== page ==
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January 20, 2022

January 6 riot prosecutions continuing to spotlight realities of federal criminal justice case processing

This morning I saw two interesting, though not especially surprising, reviews of some of federal criminal justice realities being put in the spotlight by the many prosecutions of January 6 rioters.  Here are the headlines, links and an excerpt:

From Zoe Tillman at BuzzFeed News, "Alleged Capitol Rioters Are Getting In Trouble For Guns And Other Violations After Going Home: A common theme popping up in violations among those on pretrial release has come from defendants who are reluctant to give up access to firearms."

[Joshua] Pruitt is one of 11 people charged in connection with the attack on the US Capitol who were ordered into custody after initially being released; eight of those cases involved defendants who violated conditions of their pretrial release.  Prosecutors have a pending request to put another defendant behind bars, and BuzzFeed News identified at least 16 cases where judges tightened restrictions or issued warnings after finding defendants failed to be in full compliance with the letter, or spirit, of their release conditions.

The vast majority of people charged in the Jan. 6 investigation have been allowed to go home while their cases are pending; there are more than 550 defendants with active cases on pretrial release. Most have stayed out of trouble. The small but steady trickle of problems that have cropped up speak to some of the broader challenges judges have faced in deciding when it’s appropriate to send someone back into the community who is accused of being part of the insurrection but isn’t charged with a specific act of violence or a more serious crime.

From Roger Parloff, "Are Judges Showing Their Political Colors in the Jan. 6 Criminal Cases?"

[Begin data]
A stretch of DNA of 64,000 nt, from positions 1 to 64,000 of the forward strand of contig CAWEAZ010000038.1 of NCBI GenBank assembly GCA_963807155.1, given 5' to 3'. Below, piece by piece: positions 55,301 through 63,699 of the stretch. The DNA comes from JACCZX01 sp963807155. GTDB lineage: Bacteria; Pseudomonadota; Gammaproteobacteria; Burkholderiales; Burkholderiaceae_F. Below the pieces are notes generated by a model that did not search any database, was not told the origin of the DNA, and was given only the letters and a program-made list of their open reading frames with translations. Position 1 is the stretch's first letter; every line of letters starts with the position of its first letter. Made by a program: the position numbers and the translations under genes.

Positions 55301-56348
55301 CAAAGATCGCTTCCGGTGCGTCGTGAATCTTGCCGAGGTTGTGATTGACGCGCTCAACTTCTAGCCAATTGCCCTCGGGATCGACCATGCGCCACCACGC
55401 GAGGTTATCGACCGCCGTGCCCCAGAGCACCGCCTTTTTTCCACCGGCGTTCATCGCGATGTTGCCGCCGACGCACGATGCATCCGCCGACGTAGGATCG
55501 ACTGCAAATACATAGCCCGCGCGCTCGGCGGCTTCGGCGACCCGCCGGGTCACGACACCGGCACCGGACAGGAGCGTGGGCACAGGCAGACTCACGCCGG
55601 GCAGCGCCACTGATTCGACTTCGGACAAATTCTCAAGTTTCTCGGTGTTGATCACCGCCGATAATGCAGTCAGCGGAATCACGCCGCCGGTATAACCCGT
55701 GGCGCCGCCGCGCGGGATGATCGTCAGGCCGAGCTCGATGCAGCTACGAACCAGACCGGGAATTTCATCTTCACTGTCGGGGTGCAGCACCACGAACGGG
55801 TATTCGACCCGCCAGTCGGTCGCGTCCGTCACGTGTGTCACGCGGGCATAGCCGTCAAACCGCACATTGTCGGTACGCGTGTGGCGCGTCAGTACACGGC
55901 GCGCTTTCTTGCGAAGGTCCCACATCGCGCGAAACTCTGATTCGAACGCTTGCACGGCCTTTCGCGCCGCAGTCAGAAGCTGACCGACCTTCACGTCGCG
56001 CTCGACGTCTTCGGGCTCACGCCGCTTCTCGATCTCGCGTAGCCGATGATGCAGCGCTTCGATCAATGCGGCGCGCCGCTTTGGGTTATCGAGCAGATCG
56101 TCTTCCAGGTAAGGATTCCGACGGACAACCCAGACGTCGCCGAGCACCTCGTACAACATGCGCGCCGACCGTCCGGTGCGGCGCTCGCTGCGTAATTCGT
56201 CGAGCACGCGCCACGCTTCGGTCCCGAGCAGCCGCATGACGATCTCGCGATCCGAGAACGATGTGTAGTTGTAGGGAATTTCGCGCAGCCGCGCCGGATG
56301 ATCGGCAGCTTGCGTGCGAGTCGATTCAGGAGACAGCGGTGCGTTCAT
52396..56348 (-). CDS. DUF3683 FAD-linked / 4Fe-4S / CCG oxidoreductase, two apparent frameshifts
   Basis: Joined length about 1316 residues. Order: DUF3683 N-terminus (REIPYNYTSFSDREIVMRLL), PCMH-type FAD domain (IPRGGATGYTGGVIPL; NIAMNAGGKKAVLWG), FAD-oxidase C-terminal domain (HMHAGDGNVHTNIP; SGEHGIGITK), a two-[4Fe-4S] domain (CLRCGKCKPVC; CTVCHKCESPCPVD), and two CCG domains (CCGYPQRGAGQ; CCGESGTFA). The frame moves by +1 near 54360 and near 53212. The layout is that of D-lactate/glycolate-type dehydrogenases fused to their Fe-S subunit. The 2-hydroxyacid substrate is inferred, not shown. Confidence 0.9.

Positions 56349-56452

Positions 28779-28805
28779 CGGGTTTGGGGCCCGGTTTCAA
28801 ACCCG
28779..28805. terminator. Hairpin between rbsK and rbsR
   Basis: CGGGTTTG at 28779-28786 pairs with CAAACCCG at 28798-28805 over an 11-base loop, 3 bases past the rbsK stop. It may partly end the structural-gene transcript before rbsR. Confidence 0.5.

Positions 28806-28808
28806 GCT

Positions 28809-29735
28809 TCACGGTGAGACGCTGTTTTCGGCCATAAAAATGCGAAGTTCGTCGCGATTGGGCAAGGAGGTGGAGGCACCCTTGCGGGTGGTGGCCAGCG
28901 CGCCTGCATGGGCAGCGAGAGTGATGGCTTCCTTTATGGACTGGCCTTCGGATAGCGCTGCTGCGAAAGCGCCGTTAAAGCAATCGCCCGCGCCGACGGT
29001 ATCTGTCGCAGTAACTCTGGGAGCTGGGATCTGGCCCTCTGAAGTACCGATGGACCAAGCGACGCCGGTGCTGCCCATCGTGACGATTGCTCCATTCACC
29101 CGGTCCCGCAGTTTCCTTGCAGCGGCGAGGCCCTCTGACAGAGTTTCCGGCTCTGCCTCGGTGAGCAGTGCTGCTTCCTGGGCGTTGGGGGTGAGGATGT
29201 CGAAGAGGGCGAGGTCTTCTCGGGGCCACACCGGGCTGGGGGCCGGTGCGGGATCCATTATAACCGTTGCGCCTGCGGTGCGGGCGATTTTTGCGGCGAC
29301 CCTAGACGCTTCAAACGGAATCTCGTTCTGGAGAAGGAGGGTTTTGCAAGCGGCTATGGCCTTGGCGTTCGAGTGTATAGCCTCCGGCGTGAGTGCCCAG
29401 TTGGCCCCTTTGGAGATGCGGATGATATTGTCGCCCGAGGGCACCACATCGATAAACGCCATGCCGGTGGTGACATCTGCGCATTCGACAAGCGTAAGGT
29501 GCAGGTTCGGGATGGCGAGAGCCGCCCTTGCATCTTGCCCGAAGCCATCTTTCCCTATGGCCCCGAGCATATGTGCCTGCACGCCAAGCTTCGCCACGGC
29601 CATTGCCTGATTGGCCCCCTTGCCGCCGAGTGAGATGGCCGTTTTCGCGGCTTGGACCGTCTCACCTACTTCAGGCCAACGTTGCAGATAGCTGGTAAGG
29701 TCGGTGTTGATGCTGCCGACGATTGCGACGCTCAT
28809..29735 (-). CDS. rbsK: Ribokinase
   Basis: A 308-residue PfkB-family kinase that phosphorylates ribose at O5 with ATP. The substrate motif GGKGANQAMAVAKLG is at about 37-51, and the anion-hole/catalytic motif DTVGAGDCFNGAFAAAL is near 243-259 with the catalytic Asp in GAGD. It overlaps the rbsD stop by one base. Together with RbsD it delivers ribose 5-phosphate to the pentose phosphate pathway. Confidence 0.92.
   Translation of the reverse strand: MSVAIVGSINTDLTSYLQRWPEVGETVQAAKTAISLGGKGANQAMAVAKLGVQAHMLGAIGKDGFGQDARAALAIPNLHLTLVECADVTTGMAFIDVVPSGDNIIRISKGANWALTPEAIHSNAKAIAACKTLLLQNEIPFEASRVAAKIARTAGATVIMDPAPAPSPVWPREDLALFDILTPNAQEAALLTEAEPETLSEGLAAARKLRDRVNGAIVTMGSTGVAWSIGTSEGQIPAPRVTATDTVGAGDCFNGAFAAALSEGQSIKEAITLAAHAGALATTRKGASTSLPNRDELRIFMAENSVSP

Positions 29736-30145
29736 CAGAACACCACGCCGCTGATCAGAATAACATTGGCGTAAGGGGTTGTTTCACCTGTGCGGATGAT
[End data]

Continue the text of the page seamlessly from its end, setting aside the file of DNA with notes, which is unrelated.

Earlier this month, a Washington Post analysis suggested that the sentences of Jan. 6 Capitol riot defendants may reflect political bias on the part of the judges handling these cases.

Is the Post right and, more broadly, are judges showing their political colors in other ways involving these defendants? The evidence is mixed.  On the one hand, as we’ll see, judges have shown commendable bipartisanship in how they’ve handled certain key issues.  At the same time, the Post is clearly onto something. At least an undercurrent of low-grade tribalism has often surfaced in the judges’ handling of these cases....

Here’s what the Post did.  It reviewed the 74 sentences that had been handed down by the U.S. District Court for the District of Columbia (where all the Jan. 6 Capitol riot cases are being filed) as of the first anniversary of the event.  Then it compared those sentences to the terms the prosecutors had sought.

As an initial matter, the Post found that 49 defendants — two-thirds — received lighter sentences than prosecutors had recommended....

Still, when the paper drilled down, it uncovered some unmistakable trends. Of the 49 sentences that were lighter than prosecutors sought, 30 (61 percent) had been handed down by Republican appointees. This tilt could not be explained by the distribution of Republican appointees on the bench. Of all the judges who have sentenced a Capitol riot defendant, 10 were appointed by Democrats, while eight were appointed by Republicans.

Upon swiveling the tables — homing in on which judges imposed sentences that were harsher than the prosecutors requested — a mirror-image pattern emerged.  Of the 11 sentences that were tougher than the government sought, nine (82 percent) were imposed by Democratic appointees.

Some of many prior related posts:

January 20, 2022 at 11:55 AM | Permalink


The reason Congress made the Guidelines binding rather than advisory was precisely to give them a degree of strictness that would go farther to eliminate the idiosyncratic, political slant in sentencing than we see now, and that this article explicates. This is also the reason we should return to binding guidelines. To permit politics-slanted sentencing is inconsistent with the rule of law as properly conceived, and smacks more of banana republic stuff.